But to top it all, it's the music that shines forth, right from the striking opening, hearing the symbol percussion instrument when the film's title appears on the screen (like switching on a light) and is much better in the original widescreen format, to the solo violin elegy and closing credits. Miles galloping across the moors is incurably and slaveringly romantic like the romance of the times, enhancing the passion, wildness, eagerness, an unquenchable flame, in this music. Being rich, ravishing, unquenchable, insatiable, I listen to it again and again and again. It's dramatic and overwhelming; even haunting cold, hollow. Enough said.
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One of the best curtain lines ever!
Greg Couture17 April 2003
After enduring Robert Bolt's rather turgid retelling of Lady Caroline Lamb's ill-fated love and finding myself, once again, unable to warm to his real-life wife (at the time), the rather tiresome Sarah Miles, the whole enterprise was redeemed by that fabulously funny curtain line. When told that Lady Caroline has died of a broken heart, one of her chief female detractors faces the camera (through the lace curtains of a window, I seem to recall) and hisses, (Alas! I'm not quoting verbatim, since I haven't seen this since its theatrical release, but here goes...) "She would!, wouldn't she?!?" I laughed all the way out to the parking lot. Not available on video, apparently, and if they do unearth this bit of cinematic costume jewellry (not really a precious gem, mind you), let us hope that it will be on DVD where the Panavision/widescreen ratio will be preserved.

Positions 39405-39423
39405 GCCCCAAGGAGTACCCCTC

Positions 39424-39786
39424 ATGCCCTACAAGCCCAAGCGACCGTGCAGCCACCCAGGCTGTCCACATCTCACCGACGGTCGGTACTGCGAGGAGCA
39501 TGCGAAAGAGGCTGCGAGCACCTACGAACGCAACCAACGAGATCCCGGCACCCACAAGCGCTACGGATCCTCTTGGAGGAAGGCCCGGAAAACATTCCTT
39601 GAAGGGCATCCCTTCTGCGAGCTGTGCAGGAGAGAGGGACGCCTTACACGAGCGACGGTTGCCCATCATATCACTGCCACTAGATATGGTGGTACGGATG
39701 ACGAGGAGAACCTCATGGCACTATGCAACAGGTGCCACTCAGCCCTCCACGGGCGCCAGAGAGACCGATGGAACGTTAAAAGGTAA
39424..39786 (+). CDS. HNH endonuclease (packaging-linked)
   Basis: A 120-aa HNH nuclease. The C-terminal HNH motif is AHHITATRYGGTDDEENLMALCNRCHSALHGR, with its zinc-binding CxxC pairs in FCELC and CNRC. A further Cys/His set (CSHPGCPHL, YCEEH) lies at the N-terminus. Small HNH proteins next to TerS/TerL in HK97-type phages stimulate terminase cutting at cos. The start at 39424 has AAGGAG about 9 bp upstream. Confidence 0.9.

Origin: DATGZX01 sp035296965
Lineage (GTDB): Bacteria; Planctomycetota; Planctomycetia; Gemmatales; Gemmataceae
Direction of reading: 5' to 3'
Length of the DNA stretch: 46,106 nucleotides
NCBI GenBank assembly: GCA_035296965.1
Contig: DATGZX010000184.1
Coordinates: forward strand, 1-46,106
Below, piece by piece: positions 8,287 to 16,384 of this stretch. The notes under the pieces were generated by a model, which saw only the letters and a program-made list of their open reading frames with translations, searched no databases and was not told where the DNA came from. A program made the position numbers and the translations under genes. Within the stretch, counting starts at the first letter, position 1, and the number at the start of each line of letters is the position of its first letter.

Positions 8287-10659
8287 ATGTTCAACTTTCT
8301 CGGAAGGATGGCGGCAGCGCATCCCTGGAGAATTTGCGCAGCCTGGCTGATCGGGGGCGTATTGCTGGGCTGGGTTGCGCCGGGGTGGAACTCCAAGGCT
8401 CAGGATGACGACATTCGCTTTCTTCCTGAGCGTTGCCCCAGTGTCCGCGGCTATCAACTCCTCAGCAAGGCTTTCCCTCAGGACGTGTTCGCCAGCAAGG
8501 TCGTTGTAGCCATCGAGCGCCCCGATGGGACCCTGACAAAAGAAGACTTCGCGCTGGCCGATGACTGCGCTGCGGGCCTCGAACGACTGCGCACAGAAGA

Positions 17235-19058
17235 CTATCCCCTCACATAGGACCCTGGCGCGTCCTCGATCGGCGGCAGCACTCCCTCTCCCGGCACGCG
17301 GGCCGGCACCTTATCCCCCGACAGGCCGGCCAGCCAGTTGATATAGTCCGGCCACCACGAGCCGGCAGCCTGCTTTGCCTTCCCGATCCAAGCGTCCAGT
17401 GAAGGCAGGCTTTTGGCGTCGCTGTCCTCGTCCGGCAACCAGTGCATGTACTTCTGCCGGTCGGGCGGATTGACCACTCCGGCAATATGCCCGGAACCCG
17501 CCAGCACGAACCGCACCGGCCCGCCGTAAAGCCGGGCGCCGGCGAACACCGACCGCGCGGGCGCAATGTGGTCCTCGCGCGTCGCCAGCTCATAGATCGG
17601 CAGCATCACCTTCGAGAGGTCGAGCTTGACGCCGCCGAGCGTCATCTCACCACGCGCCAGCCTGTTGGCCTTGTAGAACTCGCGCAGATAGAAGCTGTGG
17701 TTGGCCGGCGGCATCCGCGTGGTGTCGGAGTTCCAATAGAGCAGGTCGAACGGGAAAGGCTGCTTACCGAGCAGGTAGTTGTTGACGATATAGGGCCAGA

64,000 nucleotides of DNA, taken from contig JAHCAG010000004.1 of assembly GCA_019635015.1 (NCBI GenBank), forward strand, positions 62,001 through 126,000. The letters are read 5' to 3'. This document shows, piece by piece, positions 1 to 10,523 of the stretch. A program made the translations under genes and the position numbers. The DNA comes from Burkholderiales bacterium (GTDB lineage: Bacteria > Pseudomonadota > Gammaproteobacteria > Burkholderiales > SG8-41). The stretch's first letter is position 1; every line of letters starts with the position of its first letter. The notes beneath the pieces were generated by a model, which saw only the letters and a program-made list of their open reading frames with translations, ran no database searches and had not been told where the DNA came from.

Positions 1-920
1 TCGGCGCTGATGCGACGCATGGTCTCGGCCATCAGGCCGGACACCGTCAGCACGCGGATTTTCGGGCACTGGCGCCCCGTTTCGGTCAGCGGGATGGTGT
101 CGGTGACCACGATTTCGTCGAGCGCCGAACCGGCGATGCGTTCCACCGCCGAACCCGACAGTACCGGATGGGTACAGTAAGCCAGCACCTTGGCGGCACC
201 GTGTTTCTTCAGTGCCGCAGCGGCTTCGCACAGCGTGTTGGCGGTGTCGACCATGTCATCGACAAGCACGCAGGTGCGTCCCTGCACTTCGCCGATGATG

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Really rather splendid
Martin Bradley15 January 2015
Robert Bolt won two Oscars back to back, (for "Doctor Zhivago" and "A Man for All Seasons"), as well as penning that most literate of epics "Lawrence of Arabia". Indeed for a time he seemed to be David Lean's writer of choice until his script for Lean's elephantine "Ryan's Daughter" and that films critical failure, severed those ties. In 1972 Bolt not only wrote, but also directed, "Lady Caroline Lamb". It wasn't really a success and, as may be expected, is a very literate-minded costumer but also, as may be expected, is highly intelligent and very nicely played.

It is, of course, an account, for the most part, of the title character's scandalous and disastrous affair with the mad, bad and dangerous to know Lord Byron, seen here as some kind of 19th century rock star. As Lady Caroline, Sarah Miles is quite splendid, (she was, of course, Mrs Bolt), I've always felt Miles was a much better actress than she was ever given credit for, though her tremulous style wasn't to everyone's taste. As Byron, a somewhat surprising Richard Chamberlain acquits himself somewhat surprisingly well, while Jon Finch is more than adequate as Lady Caroline's husband. The supporting cast are made up mostly of the great and the good of the British acting establishment, (a superb Margaret Leighton, John Mills, Laurence Olivier as Wellington, Ralph Richardson in an excellent cameo as King George IV, Michael Wilding), and the production overall is extremely handsome to look at. (It's obvious, on the whole, no expense was spared). Indeed, as historical dramas go, this one is a cut above the rest with Bolt displaying a keen sense of the cinematic in several scenes. Hardly ever revived, it's worth seeking out.
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very romantic
mcb190013 March 2002
I have watched this movie countless times, and always find its understanding of hopeless romance (is there any other kind?)very striking. This film is filled with vulnerability and compassion - I recommend it to anyone that would like to be swept away. It's unfortunate that it's almost impossible to find these days.
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It's the raw humaness and beauty that holds me.
dhwood-19 April 2003